In the interval, I went in search of some architectural interest.
The Royal Circle at the Duke of York's is on the ground floor, so the bar is in the foyer. It basically is the foyer.
I dismissed that and headed upstairs. The bar up there was filled with ornate mirrors and mushroom velvet chairs. I turned around to leave, and... hang in. What was that...? A terrace! I love a terrace. Except it was already filled with people. There wasn't an inch of room free along the railing. And the doors were blocked by a barricade of bodies. I moved on, into the upper circle.
Pretty much the same as the level below, except, higher. There was some bench seating at the back which I've always been a bit wary about booking but it didn't look so bad.
I made my way to the front to see what the view of the auditorium was like from up there. Squeezing amongst a group of girls who were standing on the steps, I took up position next to the front row and aimed my camera back towards the audience.
Now framed by my screen, I now noticed for the first time that the balcony, the level above the upper circle, was dark.
That was weird. I thought the show was selling well.
I checked the seating plan on the ATG website.
Stalls. Royal Circle. Upper Circle.
No mention of a balcony.
This needed further investigation. I went to the Duke of York's Wikipedia page.
"Capacity: 640 on 3 levels."
Again, it was like the balcony didn't exist.
But I could see it. It was right there.
Was I hallucinating?
I hoped not.
Mainly because conjuring up an imaginary balcony would demonstrate a real lack of imagination on my brain's part.
I turned back to Wikipedia.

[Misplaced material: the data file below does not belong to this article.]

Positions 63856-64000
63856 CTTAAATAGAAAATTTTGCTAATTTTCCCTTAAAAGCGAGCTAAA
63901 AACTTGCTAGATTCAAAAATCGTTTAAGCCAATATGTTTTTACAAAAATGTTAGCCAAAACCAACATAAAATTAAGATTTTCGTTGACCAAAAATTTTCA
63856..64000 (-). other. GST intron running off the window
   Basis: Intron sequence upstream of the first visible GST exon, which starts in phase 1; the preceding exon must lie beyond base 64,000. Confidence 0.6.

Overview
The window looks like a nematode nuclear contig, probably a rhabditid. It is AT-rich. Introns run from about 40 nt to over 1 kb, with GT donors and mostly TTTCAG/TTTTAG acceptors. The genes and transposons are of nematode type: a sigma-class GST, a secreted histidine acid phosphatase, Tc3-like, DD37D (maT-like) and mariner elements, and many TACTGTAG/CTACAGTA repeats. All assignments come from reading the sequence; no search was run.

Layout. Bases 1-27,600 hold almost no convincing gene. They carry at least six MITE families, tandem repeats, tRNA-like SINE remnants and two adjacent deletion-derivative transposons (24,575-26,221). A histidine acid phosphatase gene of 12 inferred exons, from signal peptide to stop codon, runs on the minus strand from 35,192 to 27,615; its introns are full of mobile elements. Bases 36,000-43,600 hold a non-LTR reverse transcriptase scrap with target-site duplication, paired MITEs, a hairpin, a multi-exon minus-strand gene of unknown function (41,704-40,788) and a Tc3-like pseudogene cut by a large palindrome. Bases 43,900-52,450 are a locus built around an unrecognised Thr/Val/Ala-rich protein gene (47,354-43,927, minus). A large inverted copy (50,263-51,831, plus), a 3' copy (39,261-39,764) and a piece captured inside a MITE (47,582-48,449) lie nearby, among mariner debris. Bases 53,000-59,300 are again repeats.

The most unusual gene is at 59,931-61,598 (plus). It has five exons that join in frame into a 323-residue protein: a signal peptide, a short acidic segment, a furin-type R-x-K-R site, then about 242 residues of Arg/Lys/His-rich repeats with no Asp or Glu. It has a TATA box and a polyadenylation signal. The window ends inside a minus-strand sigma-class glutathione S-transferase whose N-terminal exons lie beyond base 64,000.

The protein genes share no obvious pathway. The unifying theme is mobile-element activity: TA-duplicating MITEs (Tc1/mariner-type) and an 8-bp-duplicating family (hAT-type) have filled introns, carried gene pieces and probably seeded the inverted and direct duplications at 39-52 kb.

There, just under the capacity was another set of numbers.
"900 on 4 levels in 1892."
Four levels. So there had been a balcony once.
But what fate befell the poor neglected level over the past 127 years was not something the great writers of theatre-Wikipedia thought fit to mention.
Was there a ceiling collapse like the one that closed off the balcony at the Apollo theatre? Did the annual theatre ghost convention take place up there, resulting in a flood of ectoplasm that the Duke's team are still fighting to clean up? Has it been overrun by a vicious gang of theatre mice?
Come on ATG, fess up. The people deserve to know!
Unless it was closed off in order to permanently reduce capacity and the balcony is now used as a store room or something equally mundane and reasonable. If that's the case, we're better of not knowing.
If I were ATG I'd switch their photo policy around. Allow all the photos of the set in the hopes that people neglect to photograph the theatre. And with it, forget the balcony.
Soon the only evidence that it had ever been there would be a short note on the theatre's Wikipedia.
And then the mice can spend the next 127 years nibbling through the support beams in piece.